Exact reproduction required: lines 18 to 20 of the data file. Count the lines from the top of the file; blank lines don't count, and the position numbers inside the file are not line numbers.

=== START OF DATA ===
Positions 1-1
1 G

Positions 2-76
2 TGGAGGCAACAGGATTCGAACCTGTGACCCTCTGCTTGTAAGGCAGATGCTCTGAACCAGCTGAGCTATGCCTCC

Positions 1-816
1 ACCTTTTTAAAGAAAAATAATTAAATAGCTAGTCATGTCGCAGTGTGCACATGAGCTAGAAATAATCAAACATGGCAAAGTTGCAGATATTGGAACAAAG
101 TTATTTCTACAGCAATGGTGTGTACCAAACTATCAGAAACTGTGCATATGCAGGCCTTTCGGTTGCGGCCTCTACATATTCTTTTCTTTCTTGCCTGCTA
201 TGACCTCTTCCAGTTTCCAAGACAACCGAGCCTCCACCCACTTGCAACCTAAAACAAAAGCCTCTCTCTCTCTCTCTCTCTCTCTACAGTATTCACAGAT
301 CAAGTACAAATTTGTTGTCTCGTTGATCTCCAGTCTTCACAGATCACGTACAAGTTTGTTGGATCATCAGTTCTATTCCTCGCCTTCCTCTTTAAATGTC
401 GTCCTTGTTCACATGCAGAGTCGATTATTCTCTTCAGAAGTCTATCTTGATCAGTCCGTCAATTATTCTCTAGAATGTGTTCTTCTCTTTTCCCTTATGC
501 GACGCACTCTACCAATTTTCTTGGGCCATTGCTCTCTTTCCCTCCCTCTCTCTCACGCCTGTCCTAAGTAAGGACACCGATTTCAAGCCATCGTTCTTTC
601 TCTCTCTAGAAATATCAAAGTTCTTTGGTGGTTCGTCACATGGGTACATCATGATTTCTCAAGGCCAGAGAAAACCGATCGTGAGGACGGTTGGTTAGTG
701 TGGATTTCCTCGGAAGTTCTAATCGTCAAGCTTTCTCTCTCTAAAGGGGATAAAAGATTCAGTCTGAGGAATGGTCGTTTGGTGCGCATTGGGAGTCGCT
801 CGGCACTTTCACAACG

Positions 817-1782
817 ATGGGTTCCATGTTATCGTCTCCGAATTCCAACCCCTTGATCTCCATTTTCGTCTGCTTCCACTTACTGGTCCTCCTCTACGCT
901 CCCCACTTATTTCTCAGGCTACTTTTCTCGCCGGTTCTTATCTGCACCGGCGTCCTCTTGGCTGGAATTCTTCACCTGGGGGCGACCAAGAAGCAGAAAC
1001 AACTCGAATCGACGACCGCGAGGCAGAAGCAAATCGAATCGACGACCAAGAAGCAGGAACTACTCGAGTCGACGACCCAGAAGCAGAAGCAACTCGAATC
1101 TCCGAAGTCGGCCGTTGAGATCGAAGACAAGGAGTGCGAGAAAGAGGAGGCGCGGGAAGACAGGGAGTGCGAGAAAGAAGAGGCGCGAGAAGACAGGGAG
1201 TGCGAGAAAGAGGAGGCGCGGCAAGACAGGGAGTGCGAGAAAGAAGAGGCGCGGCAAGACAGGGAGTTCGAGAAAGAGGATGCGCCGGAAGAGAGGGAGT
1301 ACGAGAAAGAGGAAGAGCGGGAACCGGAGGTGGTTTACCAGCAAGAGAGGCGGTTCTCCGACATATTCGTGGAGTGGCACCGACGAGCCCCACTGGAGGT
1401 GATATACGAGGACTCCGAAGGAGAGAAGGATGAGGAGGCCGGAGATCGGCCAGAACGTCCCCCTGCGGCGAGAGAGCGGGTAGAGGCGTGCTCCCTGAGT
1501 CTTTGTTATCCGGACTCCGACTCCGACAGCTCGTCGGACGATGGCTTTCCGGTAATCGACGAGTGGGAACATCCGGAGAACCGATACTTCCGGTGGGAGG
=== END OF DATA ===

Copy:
1001 AACTCGAATCGACGACCGCGAGGCAGAAGCAAATCGAATCGACGACCAAGAAGCAGGAACTACTCGAGTCGACGACCCAGAAGCAGAAGCAACTCGAATC
1101 TCCGAAGTCGGCCGTTGAGATCGAAGACAAGGAGTGCGAGAAAGAGGAGGCGCGGGAAGACAGGGAGTGCGAGAAAGAAGAGGCGCGAGAAGACAGGGAG
1201 TGCGAGAAAGAGGAGGCGCGGCAAGACAGGGAGTGCGAGAAAGAAGAGGCGCGGCAAGACAGGGAGTTCGAGAAAGAGGATGCGCCGGAAGAGAGGGAGT